President Han Sang-gyun of the Korean Confederation of Trade Unions has spent his life fighting for the rights of workers and has paid a high price. Han has been in jail since December 2015, serving a three-year sentence for defending trade union rights and fighting back against corporate corruption and the repressive government of former President Park Geun-hye. For his perseverance in the face of anti-democratic repression, the AFL-CIO Executive Council this week honored President Han with the AFL-CIO’s annual George Meany-Lane Kirkland Human Rights Award, and joined the global labor movement in calling for his release.
KCTU President Han’s career as an organizer and labor leader is defined by militant action against long odds. During the years of military rule in 1980s South Korea, Han, a former student activist, helped organize a union in his auto manufacturing plant. He went on to lead that union in an occupation of the auto plant with 1,700 other workers, demanding an end to layoff and severance concessions. For that, he served his first three-year sentence in prison, but helped protect hundreds of workers’ livelihoods.
In 2014, Han was elected president in the first direct vote in KCTU history, promising to organize a general strike to protest austerity economics and precarious work. Under his leadership, workers have mobilized against anti-worker labor legislation and government corruption in a series of massive peaceful demonstrations. President Park frequently responded to dissent with police brutality, mass arrests and harsh jail sentences targeted at leaders. Han—charged with inciting violence after riot police disrupted a peaceful march—eventually was forced to turn himself in to authorities.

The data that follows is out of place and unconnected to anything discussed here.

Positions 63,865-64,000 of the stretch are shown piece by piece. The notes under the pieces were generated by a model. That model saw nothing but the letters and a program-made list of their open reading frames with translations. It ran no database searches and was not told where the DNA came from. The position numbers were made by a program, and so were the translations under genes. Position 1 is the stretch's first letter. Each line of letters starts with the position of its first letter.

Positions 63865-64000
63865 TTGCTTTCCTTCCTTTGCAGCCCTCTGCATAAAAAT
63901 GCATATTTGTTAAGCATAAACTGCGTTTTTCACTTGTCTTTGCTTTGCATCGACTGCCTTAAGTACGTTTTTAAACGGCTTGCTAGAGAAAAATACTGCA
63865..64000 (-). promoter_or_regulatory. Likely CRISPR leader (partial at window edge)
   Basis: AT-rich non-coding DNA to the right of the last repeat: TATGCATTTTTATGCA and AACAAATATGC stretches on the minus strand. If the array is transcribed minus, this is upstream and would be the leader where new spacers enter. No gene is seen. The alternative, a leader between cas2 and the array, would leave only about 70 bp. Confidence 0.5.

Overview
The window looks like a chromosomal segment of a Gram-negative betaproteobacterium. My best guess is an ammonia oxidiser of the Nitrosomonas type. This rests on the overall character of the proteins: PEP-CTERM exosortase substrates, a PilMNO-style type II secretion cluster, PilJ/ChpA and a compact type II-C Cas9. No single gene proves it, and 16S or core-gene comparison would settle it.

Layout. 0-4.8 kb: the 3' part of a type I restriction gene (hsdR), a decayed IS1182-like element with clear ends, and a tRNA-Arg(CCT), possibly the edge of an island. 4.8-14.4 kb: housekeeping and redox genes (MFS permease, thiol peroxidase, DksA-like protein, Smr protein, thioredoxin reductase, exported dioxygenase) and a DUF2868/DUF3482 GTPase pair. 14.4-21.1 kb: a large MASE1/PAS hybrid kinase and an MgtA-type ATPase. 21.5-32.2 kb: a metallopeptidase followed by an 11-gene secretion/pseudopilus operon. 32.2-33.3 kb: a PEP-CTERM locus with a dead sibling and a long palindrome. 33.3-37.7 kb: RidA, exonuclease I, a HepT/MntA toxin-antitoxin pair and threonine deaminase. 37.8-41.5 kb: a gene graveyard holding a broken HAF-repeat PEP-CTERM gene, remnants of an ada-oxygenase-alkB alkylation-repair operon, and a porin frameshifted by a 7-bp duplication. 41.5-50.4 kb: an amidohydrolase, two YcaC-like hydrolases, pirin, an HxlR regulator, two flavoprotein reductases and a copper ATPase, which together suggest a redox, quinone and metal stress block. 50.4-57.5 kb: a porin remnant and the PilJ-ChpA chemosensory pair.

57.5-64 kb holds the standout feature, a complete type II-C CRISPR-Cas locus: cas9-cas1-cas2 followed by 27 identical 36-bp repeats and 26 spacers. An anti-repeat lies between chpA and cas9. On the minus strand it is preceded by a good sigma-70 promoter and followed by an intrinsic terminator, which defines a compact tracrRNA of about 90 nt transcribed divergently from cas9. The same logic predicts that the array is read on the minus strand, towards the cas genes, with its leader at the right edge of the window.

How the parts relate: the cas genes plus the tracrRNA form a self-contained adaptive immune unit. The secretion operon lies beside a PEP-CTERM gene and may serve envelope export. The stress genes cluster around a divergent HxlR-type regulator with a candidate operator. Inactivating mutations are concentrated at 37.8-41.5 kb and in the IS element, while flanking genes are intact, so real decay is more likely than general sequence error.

The Korean labor movement and civil society forced the ouster of President Park, who was impeached and charged with bribery, abuse of power and other charges this year. Although South Koreans voted in a new, more pro-labor administration under President Moon Jae-in, the fight for justice is ongoing. Han and many other activists still are imprisoned, and Korean workers continue to struggle against regressive labor laws and for accountability from Korea’s major corporations.
The AFL-CIO joins the global labor movement, United Nations officials and numerous human rights groups in calling for the release of Han and other activists. In awarding President Han, the AFL-CIO recognizes and honors his many personal sacrifices, as well as the bravery and perseverance of Korean workers and activists.
Worker activism is the bulwark against closing civil society space and right-wing, corporate threats to basic labor rights and democratic norms. Han and the Korean labor movement serve as an inspiration to worker movements everywhere. From the United States, the United Kingdom and the Philippines to Brazil and Egypt and everywhere workers are under attack, Korean workers have shown that collective action can create real, far-reaching change.